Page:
Introduction: Longboarding Water-Tread Wheels
I've been longboarding on and off for the past twelve years, progressively getting more obsessed in the most recent years. But no matter the level or intensity of interest, nothing is more infuriating than being unable to skate because of the rain, or even worse being in the middle of skating and having it rain on you. Because no one like slippin' and slidin', at least when you don't plan. So in an effort to stick it to Mother Nature, I designed my WT Wheels
Step 1: SAFETY WARNING
It's not asbestos, but there will be a lot of dust particles, and I mean a lot. Take precaution of yourself, by using protective eye wear and a respiratory mask. I'll admit there are safety advisories in life you can ignore, but this one is quite real, besides that fact you could be inhaling a lot of rubber particles, who wants to taste rubber any ways?
Step 2: Materials
Materials list is pretty simple:
-A bit obvious
-Engineer's best friend
-And all the supplies that go with it. i.e. ink, paper, and the included image in this Instructable
I suggest a sheet to place under you workspace, or if you have a workshop, I suggest you work there. And as I said in the previous step, get some respiratory masks and a pair of safety goggles/glasses.
Step 3: Wheels
Due to the nature of what these wheels are in for, there are a lot of factors that play into a good wheel:
·Hardness: Most wheels use the A durometer scale, this is scale of hardness. The lower the number the softer the wheel is, thus more grip, we want the lowest number. My wheels, which are Orangatang Yellow Stimulus, are rated at 86a, this is isn't the best choice, but I'll talk about that later
·Contact Patch: The larger the contact patch, the more grip is provided. Stimulus: 42mm
·Diameter: The larger the diameter, the deeper the cuts we can make, the more water is churned out
·Surface Type: Smoother surfaces slip easier, where as rougher ones grip more. Also rougher ones tend to wear out evenly.
Another factor that plays in, is the lip style. Whether the edges of the wheels are round or straight. We want rounded, because on the of chance we lose traction, then we want a clean slide, that's where the round edge helps us. I used the Stimulus because that's what I had on me at the time, I suggest the Orangatang Orange Durian Freeride wheels, larger diameter, contact patch, and it's softer.
Step 4: Tread Pattern
I searched for a nice big image to work with. I opened it in Word to work with. After finding it, I took a portion of it out. Then I re-sized the width to match that of the contact patch. I then copied and pasted until it reached the length of the circumference(C=D*pi). Due to this technique, you can't do this with wheels larger than 89mm, although this shouldn't be problem as very few wheels go above 85mm. Print out the pattern and cut out.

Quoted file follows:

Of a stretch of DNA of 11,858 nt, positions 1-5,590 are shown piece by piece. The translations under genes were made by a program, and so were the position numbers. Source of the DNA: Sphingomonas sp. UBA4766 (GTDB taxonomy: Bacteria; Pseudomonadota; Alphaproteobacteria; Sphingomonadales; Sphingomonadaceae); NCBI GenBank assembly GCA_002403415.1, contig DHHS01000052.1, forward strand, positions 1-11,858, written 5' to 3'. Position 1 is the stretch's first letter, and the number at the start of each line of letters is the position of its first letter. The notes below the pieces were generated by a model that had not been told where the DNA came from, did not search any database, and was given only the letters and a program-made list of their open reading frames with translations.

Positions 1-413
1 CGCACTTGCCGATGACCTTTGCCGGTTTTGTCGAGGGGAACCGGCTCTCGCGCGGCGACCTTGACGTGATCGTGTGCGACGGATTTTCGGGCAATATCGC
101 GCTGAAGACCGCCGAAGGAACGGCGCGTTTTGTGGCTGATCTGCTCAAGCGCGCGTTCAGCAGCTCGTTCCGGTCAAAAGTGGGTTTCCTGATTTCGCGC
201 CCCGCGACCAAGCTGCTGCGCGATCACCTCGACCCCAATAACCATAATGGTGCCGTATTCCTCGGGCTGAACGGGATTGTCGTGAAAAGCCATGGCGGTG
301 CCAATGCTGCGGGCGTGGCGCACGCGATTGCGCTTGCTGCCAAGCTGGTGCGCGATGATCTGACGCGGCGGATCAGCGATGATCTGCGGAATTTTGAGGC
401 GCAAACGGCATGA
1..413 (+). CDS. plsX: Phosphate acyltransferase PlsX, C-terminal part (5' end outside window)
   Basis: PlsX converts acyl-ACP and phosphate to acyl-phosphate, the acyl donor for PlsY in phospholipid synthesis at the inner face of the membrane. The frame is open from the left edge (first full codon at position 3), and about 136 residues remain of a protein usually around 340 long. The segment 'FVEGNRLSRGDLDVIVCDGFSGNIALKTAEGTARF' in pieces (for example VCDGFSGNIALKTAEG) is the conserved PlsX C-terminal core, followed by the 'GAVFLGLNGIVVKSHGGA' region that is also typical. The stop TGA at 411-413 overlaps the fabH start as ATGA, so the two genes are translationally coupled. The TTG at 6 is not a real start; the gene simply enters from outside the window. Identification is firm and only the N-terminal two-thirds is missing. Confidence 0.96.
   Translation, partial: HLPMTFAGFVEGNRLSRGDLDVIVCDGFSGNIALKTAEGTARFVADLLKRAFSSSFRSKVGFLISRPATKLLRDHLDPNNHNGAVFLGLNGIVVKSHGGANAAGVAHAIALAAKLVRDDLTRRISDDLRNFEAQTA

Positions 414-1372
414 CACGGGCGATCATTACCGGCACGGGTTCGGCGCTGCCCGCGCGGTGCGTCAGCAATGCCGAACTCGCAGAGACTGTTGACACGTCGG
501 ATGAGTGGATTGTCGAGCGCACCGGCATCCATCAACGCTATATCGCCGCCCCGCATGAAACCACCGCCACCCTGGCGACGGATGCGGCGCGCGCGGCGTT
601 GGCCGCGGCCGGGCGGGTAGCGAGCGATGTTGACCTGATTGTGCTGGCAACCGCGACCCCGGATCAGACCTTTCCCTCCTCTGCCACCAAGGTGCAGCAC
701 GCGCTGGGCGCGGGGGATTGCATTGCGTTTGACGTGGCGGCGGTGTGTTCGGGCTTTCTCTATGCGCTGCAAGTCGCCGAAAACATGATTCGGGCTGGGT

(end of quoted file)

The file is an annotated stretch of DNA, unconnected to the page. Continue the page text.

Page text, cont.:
Step 5: Prepping for Cut
Before anything, take your longboard out for a ride. Why? WHY NOT? Well, for one, each wheel takes about 3 hours, at the least, so it'll be a while. Two, when we make our preliminary cuts, we'll have dirt on the outside, so when we cut we'll see the true color of the wheel, making it apparent where you cut. Once you've done that, wrap the cut paper around the wheel making sure it is straight. Then take the masking tape and tape down the ends. Now take down the edges only. So that it covers the highlighted areas. You should still be able to see the tread pattern, as the masking tape is quite translucent.
Step 6: Cutting
First you should cut the all those little horizontal lines, because if you do the vertical lines first the paper will fall off. When you cut, have you're Dremel set at 4, a nice controllable speed. And when you cut, you are only scratching the surface, no, literally, don't do deep cuts, save that for later. When you finish the little lines, do the vertical ones, after that the paper should fall off, if not peel it off. If you applied the tape correctly, the middle section should still be taped on. Now, go in and make those cuts nice and deep, and a little bit wider.
Step 7: Cutting - Continued
Now it gets a little complicated. I ignored the middle pattern, because I found it was to intricate to cut.
So, now you should be left with the Blue
Cut the Green
Cut the Orange
Make Green and Orange deeper
Peel away cut paper
Should be left with inside Orange
Make Purple deeper
Due to the way this tread will turn out (directional), the cut is very specific to one side of the board. Assuming the board is upside down with the grip facing the floor, the diagonal cuts should start on the inside-side and cut upward out. The other two images are guides to illustrate what I'm saying. As you can see the wheels are mirrored.
Step 8: Finished!
Repeat steps 5-7 per wheel and you're done! For those of you who have ever skated in the rain, you've probably observed that you wheels spit up water about 3 or 4 inches. With these wheels I've roughly measured the water spitting up to FIVE FEET! That means the utmost traction when you need it !